EV Infrastructure In The U.S. Is Getting Better

A Kia EV6 charging on the street in New York City.
A Kia EV6 charging on the street in New York City.

Electric car connected at charging station, New York City, New York.

As much as we may bemoan the transition away from fossil fuels, it continues to become more urgently necessary the planet continues to suffer from the effects of climate change. On the bright side, there have been incredible strides in the number of available public charging ports in recent years to help democratize EV ownership for those who choose to go EV or even PHEV.

U.S. Energy Secretary Jennifer Granholm told CNET, that the United States opened about 900 new electric vehicle charging ports across the country each week last year, contributing to the total number of public charge ports in America reaching about 170,000 by the end of 2023. At the time of writing this, a representative from the U.S. Department of Energy said there were precisely 169,828 public charge ports available.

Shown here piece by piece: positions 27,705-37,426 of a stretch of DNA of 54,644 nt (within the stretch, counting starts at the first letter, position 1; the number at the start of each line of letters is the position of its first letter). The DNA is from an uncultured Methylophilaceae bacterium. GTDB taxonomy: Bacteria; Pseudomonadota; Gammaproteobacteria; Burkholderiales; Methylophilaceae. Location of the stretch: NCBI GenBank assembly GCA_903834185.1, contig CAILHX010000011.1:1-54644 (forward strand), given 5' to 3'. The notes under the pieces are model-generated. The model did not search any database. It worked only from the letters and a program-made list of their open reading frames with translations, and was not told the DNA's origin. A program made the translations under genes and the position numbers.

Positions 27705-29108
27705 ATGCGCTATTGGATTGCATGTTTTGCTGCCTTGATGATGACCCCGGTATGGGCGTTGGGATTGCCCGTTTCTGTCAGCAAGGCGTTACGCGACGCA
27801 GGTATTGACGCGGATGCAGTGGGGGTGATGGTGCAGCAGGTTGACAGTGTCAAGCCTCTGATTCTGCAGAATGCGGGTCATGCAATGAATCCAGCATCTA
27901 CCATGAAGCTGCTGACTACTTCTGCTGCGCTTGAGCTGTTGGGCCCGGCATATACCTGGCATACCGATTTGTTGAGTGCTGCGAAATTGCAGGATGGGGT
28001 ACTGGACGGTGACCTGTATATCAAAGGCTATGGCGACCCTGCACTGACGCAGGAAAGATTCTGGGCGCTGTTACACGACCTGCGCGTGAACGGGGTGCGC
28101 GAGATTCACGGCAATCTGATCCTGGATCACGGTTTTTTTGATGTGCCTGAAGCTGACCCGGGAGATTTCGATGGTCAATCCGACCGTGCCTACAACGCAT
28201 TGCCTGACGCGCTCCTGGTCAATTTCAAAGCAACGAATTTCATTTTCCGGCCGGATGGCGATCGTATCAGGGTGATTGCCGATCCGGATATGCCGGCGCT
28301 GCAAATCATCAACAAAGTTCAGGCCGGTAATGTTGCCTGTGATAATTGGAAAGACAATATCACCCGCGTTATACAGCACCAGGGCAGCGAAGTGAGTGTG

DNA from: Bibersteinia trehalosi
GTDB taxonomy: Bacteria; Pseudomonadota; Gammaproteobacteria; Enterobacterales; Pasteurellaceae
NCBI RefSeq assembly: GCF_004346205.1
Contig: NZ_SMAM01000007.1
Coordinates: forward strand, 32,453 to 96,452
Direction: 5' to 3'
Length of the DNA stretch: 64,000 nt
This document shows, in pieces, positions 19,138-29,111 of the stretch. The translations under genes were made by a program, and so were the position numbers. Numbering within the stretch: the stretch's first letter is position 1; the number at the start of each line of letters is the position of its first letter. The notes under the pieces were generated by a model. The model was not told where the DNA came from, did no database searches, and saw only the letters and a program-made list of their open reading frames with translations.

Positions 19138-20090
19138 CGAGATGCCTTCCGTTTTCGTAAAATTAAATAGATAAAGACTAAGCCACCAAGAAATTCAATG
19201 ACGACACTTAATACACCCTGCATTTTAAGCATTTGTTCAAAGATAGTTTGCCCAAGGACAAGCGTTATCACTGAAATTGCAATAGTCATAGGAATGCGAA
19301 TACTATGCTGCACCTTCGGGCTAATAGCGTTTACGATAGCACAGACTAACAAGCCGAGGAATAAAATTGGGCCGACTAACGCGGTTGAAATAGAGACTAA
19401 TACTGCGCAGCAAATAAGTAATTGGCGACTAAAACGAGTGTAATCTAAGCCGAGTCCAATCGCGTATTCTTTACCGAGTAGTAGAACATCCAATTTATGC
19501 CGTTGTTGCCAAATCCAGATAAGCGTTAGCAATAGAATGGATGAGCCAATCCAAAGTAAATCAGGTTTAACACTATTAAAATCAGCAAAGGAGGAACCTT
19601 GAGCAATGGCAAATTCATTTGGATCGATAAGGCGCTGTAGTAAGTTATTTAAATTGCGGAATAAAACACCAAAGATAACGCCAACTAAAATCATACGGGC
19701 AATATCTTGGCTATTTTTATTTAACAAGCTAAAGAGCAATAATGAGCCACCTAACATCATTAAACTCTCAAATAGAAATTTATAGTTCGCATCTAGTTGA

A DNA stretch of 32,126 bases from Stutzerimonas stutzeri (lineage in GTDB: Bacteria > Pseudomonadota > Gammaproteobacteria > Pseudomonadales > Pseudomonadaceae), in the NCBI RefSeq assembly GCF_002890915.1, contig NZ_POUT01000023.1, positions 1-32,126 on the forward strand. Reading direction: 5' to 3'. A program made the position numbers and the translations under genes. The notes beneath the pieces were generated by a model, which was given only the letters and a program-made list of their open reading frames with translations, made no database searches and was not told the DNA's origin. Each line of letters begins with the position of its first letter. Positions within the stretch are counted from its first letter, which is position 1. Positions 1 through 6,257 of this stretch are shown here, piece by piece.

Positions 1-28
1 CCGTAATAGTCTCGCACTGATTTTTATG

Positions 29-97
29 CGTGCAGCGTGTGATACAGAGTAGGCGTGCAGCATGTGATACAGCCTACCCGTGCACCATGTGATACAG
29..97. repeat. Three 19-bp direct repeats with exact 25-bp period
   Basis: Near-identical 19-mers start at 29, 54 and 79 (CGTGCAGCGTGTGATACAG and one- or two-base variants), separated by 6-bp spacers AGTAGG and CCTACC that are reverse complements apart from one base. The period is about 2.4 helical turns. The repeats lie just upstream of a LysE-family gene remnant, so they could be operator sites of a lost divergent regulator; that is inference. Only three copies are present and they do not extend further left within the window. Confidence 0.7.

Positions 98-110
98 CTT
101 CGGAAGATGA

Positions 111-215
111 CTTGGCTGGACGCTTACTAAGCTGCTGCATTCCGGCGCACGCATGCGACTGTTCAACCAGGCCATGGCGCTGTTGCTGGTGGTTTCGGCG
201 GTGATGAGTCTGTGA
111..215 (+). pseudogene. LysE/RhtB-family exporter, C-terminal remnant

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It’s worth noting that the real winner for DC Fast Charging is the North American Charging Standard. Or, more specifically, it’s all of the automakers who recently announced their move to Tesla’s charger inlet.

Data shows that Tesla’s NACS standard makes up 64% of all publicly available DCFCs across the nation. However, there are significantly fewer NACS-equipped charging station locations versus CCS chargers. For every NACS-equipped station, three stations equipped with CCS exist. That being said, NACS stations have, on average, 11 chargers at each location versus two plugs at each CCS-equipped station.

This is a rare example of the government putting our money where its mouth is, given that it is on track to handily exceed its initial promise of 500,000 publicly available charging ports by 2030.

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